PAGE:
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The Fish Can Sing by Halldór Laxness: holding fast against vanity and illusion

The Fish Can Sing by Halldór Laxness: holding fast against vanity and illusion
The Fish Can Sing by Halldór Laxness: holding fast against vanity and illusion
In his early novels, the Icelandic Nobel laureate Halldór Laxness portrayed troubled individuals beset by familial, societal and economic challenges within an unpredictable and often unforgiving landscape; his later work addressed humanistic concerns regarding a well-lived life and the harmony of individual and environment. His 1957 novel The Fish Can Sing lies at the cusp of these preoccupations. Laxness contrasts the economic privations experienced by hard-pressed Icelanders with the ostentatious displays of their Danish colonial overloads; he also portrays individuals afflicted by psychosis, alcohol use disorders and medically unexplained physical symptoms, and delineates the path towards a ‘celebrity’ suicide. The novel warns against self-deceptive vanity and community-endorsed illusions, and celebrates the persistent benefits of nurturing relationships, all within a lyric contemplation of individual adaptive resilience and quotidian domestic pleasures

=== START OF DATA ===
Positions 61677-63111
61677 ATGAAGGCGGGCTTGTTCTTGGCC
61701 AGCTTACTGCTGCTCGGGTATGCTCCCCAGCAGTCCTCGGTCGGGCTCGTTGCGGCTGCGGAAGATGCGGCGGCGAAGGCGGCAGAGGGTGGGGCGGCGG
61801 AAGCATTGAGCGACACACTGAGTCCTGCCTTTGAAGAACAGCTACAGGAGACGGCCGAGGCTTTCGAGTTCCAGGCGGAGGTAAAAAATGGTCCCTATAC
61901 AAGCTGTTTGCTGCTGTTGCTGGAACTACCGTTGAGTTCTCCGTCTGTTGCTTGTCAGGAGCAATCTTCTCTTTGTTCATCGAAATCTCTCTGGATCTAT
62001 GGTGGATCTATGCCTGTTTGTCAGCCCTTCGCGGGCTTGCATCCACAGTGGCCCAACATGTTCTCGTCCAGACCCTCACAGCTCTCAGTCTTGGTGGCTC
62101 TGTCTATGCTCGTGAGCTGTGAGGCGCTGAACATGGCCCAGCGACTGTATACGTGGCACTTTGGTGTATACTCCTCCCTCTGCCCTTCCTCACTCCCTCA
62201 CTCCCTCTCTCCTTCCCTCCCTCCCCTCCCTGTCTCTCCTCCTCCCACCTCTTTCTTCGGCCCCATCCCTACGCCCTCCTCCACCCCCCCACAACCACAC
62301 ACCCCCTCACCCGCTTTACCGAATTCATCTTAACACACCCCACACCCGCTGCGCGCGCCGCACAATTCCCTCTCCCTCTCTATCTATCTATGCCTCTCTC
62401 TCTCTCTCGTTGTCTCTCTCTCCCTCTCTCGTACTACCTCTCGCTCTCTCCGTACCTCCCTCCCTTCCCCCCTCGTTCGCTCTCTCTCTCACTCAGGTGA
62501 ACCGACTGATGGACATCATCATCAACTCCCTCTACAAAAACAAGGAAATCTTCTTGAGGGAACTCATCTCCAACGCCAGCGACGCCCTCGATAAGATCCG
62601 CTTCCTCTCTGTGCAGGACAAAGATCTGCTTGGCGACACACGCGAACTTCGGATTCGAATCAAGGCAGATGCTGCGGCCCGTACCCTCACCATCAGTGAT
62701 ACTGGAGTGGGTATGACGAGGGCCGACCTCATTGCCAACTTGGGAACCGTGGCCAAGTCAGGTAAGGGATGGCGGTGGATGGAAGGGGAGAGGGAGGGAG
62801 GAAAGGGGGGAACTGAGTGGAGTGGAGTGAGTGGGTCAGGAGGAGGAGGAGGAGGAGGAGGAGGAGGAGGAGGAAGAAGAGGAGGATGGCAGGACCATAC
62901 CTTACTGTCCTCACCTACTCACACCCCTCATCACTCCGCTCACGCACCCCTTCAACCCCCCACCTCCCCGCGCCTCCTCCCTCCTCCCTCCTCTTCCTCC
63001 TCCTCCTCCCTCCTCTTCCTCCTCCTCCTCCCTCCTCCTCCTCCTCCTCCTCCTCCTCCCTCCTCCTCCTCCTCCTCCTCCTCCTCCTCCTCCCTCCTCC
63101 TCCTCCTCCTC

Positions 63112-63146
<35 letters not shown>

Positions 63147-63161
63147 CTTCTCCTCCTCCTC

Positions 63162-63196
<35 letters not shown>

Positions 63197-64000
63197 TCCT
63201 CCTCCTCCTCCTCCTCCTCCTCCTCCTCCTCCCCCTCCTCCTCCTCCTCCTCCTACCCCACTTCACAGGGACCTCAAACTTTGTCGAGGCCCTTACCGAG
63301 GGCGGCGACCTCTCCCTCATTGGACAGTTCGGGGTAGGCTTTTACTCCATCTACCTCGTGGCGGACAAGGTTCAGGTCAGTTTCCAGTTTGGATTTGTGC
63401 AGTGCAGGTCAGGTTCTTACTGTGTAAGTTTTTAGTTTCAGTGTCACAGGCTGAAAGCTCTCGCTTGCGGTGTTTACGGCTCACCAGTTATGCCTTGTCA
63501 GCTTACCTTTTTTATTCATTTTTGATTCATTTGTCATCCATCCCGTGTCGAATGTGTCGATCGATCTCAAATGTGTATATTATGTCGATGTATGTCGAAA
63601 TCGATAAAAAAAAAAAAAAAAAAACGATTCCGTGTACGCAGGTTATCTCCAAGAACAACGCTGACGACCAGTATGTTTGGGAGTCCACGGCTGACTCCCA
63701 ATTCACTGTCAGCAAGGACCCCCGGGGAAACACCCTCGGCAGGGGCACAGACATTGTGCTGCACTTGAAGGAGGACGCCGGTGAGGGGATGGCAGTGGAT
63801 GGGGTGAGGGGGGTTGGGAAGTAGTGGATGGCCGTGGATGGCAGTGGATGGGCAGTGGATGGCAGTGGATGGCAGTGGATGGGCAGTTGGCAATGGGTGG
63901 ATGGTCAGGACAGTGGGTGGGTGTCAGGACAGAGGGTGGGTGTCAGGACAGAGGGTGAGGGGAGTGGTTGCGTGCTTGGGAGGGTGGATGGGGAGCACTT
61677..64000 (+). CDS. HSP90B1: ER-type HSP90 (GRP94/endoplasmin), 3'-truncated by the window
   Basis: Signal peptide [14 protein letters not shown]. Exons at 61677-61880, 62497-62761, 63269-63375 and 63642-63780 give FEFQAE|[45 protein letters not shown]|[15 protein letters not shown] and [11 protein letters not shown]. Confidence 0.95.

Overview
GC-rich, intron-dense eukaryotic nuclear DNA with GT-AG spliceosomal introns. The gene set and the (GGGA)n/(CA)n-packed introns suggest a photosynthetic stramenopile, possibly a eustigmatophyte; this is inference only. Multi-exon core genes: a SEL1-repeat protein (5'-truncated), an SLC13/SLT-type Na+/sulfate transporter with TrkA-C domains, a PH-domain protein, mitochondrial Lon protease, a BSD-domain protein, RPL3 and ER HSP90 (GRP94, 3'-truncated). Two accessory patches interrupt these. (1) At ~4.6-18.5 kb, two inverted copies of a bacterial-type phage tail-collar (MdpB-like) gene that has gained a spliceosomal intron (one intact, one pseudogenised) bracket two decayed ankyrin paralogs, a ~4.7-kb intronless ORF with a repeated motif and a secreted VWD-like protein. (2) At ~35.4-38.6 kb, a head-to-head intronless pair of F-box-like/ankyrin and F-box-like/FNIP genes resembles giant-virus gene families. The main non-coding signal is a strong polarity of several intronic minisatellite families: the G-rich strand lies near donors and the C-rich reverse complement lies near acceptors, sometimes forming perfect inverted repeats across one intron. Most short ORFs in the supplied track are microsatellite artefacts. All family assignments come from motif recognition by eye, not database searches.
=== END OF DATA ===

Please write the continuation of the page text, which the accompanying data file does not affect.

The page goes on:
2056-4686
428-430
Baldwin, David
1beaa192-0ef1-4914-897a-3a49fc2ed15e
Baldwin, David
1beaa192-0ef1-4914-897a-3a49fc2ed15e

Baldwin, David (2017) The Fish Can Sing by Halldór Laxness: holding fast against vanity and illusion. BJPsych Advances, 23 (6), 428-430. (doi:10.1192/apt.bp.116.016675).

Record type: Review

Abstract

In his early novels, the Icelandic Nobel laureate Halldór Laxness portrayed troubled individuals beset by familial, societal and economic challenges within an unpredictable and often unforgiving landscape; his later work addressed humanistic concerns regarding a well-lived life and the harmony of individual and environment. His 1957 novel The Fish Can Sing lies at the cusp of these preoccupations. Laxness contrasts the economic privations experienced by hard-pressed Icelanders with the ostentatious displays of their Danish colonial overloads; he also portrays individuals afflicted by psychosis, alcohol use disorders and medically unexplained physical symptoms, and delineates the path towards a ‘celebrity’ suicide. The novel warns against self-deceptive vanity and community-endorsed illusions, and celebrates the persistent benefits of nurturing relationships, all within a lyric contemplation of individual adaptive resilience and quotidian domestic pleasures

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More information

e-pub ahead of print date: November 2017
Published date: November 2017
Additional Information: David Baldwin is Professor of Psychiatry in the Division of Clinical and Experimental Sciences of the Faculty of Medicine at the University of Southampton

Identifiers

Local EPrints ID: 416215
URI: https://eprints.soton.ac.uk/id/eprint/416215
ISSN: 2056-4686
PURE UUID: 06c25b73-3572-4168-b0f0-0b7600a5d07a

Catalogue record

Date deposited: 08 Dec 2017 17:30
Last modified: 13 Mar 2019 19:08

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